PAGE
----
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COLD MOUNTAIN

BY PETER KEOUGH

Instead of burning Atlanta, Anthony Minghella blows up the Confederate line at Petersburg in this sluggish adaptation of Charles Frazier’s commendable 1997 bestseller Cold Mountain. The spectacle of the vast explosion and the resultant Battle of the Crater erupts in a sequence rivaling the chaotic horror of the opening of Saving Private Ryan.

It’s a hole the film quickly climbs out of, focusing instead on Nicole Kidman’s portrayal of Southern belle Ada Monroe, who’s stranded, Scarlett O’Hara–like, on her desperate homestead near the title North Carolina peak during the lean last years of the Civil War. Her beau, Inman (Jude Law), torturously makes his way homeward from a Confederate hospital, along the way dodging militia men in search of deserters. His odyssey is exactly that — Frazier patterned his novel with some skill on the Homeric original — and though he looks reasonably haggard and hard-eyed as he prevails over 1860s versions of Circe, Calypso, and Polyphemus, Ada, as his Penelope, just keeps looking better and better as the provisions run out and the winter settles in. Where does she find lip gloss, a make-up artist, and a hair stylist in the midst of the Blue Ridge Mountains in 1864 (actually, the Carpathians in Romania)? It’s the most preposterous glamorization of suffering since Angelina Jolie’s fashion show in Somalia in Beyond Borders. Maybe Ada owes her fresh appearance to the labors of Ruby (Renée Zellweger, who just needs the corncob pipe to make the transformation to Mammy Yokum complete), the hardscrabble drifter who helps her put the farm together while the menfolk are away.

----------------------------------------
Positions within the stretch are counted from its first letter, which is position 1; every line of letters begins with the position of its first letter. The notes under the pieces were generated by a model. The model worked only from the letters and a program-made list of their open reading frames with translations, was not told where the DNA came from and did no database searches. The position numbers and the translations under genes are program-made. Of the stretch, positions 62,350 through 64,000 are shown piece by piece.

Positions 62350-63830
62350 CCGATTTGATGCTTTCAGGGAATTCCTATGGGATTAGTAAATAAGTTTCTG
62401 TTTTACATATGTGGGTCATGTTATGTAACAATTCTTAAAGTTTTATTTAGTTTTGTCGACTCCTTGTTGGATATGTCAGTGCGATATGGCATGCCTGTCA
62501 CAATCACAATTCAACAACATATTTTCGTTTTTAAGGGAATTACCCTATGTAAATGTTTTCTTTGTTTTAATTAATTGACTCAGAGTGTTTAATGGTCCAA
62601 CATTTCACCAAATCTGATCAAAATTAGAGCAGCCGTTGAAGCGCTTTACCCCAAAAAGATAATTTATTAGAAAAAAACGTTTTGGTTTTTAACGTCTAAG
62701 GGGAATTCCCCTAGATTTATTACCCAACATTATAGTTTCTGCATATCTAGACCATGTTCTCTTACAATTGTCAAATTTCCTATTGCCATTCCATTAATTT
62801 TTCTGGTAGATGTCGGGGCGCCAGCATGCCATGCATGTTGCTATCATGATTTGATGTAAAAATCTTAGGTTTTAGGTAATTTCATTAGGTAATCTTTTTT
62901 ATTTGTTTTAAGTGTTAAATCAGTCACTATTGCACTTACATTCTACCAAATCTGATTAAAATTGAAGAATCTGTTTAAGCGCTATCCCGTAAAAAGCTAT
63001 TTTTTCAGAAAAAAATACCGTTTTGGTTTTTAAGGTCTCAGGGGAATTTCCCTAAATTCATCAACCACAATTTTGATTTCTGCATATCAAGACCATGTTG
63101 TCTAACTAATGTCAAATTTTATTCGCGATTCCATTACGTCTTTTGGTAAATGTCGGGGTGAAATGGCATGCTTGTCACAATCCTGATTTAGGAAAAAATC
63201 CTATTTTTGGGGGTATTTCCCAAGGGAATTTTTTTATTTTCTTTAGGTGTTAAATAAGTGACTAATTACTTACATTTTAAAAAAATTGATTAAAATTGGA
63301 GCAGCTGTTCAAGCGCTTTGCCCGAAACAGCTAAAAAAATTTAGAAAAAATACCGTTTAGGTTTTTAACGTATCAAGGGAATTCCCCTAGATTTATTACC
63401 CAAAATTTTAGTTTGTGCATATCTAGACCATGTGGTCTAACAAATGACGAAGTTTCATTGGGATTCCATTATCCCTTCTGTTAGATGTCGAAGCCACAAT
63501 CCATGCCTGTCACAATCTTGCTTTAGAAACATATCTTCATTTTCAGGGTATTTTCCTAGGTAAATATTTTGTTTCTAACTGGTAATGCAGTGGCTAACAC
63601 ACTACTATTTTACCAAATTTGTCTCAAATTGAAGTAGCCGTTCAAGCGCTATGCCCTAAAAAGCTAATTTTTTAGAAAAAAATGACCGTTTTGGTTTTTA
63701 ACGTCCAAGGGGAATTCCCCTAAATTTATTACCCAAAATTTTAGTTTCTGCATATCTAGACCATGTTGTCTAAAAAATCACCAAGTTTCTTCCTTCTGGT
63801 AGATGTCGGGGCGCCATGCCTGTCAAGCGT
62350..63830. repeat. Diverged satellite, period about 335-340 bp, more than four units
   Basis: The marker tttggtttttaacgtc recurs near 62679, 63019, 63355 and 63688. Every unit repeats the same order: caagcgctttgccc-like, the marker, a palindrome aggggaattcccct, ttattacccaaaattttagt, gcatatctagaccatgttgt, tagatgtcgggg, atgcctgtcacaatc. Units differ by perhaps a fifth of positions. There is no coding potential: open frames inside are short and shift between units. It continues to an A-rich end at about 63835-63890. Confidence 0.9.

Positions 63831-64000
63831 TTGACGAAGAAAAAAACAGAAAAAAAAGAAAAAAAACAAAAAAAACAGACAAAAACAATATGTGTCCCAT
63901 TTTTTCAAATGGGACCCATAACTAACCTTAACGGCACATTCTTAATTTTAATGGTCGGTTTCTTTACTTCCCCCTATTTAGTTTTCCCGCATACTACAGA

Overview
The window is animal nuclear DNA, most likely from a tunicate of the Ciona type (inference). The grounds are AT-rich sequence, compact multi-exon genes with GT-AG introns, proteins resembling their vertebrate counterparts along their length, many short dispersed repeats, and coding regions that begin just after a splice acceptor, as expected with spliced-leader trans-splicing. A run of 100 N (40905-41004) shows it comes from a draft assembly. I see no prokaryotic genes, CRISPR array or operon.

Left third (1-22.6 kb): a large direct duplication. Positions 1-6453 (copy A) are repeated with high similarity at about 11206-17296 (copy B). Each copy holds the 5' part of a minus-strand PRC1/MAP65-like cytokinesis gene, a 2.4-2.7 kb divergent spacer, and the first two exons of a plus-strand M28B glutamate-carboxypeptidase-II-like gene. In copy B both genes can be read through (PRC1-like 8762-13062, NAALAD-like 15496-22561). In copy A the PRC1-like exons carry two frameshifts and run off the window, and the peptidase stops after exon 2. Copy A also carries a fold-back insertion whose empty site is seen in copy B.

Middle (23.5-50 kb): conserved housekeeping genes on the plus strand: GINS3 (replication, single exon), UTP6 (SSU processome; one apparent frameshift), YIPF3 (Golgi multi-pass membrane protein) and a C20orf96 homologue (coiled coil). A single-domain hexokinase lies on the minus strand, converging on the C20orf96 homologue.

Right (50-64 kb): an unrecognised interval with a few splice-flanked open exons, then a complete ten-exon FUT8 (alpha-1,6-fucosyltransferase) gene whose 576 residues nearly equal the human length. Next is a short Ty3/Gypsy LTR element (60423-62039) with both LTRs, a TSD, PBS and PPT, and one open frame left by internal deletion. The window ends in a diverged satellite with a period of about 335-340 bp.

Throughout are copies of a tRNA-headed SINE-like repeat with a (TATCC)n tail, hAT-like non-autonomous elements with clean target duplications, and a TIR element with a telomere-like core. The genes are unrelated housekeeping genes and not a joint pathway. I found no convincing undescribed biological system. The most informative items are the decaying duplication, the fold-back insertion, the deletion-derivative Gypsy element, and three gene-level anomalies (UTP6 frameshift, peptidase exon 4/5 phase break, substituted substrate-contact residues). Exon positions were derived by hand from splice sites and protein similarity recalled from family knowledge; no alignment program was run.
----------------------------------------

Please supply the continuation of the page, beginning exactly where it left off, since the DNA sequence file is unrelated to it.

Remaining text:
Although not as precious as Minghella’s The English Patient, Cold Mountain marks a big decline in his artistry since The Talented Mr. Ripley. No doubt he’ll be encouraged in such excesses by the film’s eight Golden Globe nominations. They confirm one’s worst suspicions, both of the Foreign Press Association and of Miramax head Harvey Weinstein as he bludgeons yet another load of pretentious crap into a pile of Oscars. (155 minutes)


Issue Date: December 26, 2003 - January 1, 2004
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